(OTTAWA) The government does not know if the $3.5 billion donated annually under its Feminist International Assistance Policy is yielding the expected results. Not only are the Global Affairs Department’s indicators missing the mark, project documentation is also poorly managed, according to the Auditor General.
Karen Hogan finds that 24 of the 26 indicators developed by the Department of Global Affairs to judge progress “did not measure results”. The ministry is therefore unable to “fully account for” the effect of funded projects.
For example, it did not measure girls’ school attendance after the construction of toilets to compensate for the lack of sanitation facilities. They are often absent from school during their periods because they do not have access to toilets. Hogan notes that this is “one of the measures outlined in the policy to track success.”
Another example is that the ministry provides the number of people who have benefited from nutritional support in certain countries, but not the result of the programme, which would rather be measured by the improvement in the health or life expectancy of the beneficiaries.
“The Department’s reports contained information that accurately represented some of the Department’s work, but did not paint a complete picture of the results,” the Auditor General points out.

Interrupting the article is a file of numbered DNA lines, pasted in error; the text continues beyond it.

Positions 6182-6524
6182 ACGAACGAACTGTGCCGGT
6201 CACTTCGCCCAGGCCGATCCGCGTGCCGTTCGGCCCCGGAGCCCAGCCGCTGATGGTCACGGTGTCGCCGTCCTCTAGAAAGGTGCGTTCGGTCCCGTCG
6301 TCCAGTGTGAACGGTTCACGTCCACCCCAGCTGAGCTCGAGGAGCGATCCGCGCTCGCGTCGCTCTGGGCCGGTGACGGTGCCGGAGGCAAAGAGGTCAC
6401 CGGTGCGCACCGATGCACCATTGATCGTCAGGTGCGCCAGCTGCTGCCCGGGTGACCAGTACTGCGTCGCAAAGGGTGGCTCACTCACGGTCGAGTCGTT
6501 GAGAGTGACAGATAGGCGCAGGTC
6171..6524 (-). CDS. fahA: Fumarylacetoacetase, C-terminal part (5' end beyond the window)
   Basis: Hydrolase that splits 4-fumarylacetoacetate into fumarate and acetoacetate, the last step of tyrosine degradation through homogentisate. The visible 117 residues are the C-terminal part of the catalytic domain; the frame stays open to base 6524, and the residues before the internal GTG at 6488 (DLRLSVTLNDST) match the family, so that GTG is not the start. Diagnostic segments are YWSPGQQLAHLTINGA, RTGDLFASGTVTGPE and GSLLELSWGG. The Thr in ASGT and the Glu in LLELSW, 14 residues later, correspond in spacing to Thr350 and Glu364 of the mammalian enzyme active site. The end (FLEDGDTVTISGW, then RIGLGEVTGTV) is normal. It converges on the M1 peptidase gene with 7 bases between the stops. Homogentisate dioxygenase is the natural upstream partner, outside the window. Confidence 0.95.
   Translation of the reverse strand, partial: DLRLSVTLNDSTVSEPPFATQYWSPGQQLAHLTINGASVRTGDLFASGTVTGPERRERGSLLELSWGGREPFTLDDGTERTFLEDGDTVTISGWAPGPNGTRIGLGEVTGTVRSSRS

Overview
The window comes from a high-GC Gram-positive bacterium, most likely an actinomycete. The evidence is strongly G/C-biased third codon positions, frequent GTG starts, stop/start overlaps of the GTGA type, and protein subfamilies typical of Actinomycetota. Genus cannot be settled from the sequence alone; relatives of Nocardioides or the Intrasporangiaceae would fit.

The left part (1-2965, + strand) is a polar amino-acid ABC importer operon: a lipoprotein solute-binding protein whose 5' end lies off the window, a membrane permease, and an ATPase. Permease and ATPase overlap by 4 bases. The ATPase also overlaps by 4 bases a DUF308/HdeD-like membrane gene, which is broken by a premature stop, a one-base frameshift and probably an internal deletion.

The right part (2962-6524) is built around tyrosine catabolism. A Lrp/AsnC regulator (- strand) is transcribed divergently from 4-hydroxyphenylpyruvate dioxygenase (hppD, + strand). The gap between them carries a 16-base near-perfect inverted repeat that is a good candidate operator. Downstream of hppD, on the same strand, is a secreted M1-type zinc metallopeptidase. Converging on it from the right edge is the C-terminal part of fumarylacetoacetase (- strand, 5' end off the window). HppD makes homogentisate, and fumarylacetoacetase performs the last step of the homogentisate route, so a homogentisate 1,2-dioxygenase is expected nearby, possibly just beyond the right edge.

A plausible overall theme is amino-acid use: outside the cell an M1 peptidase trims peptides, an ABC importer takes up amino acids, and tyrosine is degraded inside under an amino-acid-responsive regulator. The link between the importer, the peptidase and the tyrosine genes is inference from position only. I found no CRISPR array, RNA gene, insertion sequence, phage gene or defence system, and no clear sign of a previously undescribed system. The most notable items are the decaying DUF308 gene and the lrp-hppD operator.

Ms. Hogan also notes “significant weaknesses” in the management of records, a recurring problem already identified in 2021. The department was unable to provide all of the documentation requested by the Auditor General. Either the staff had not systematically submitted the data for their projects, the retention and updating of the information was deficient, or some of the information requested was unrecoverable since it was on the computers of the employees who had since left.
The Auditor General was able to obtain complete documentation for 50 of the 60 projects required. For one of them, the ministry was unable to provide any documents.
She recommends that Global Affairs Canada improve the way it manages information and modify its performance indicators, which the department is committed to doing.
The Feminist International Assistance Policy was adopted in 2017 during the first term of Justin Trudeau’s Liberals. It aims to promote gender equality as well as empower women and girls. Half of the sums are intended for projects in sub-Saharan Africa. Canada is ranked first among countries in the Organization for Economic Co-operation and Development (OECD) with Iceland for the percentage of international aid allocated to gender equality.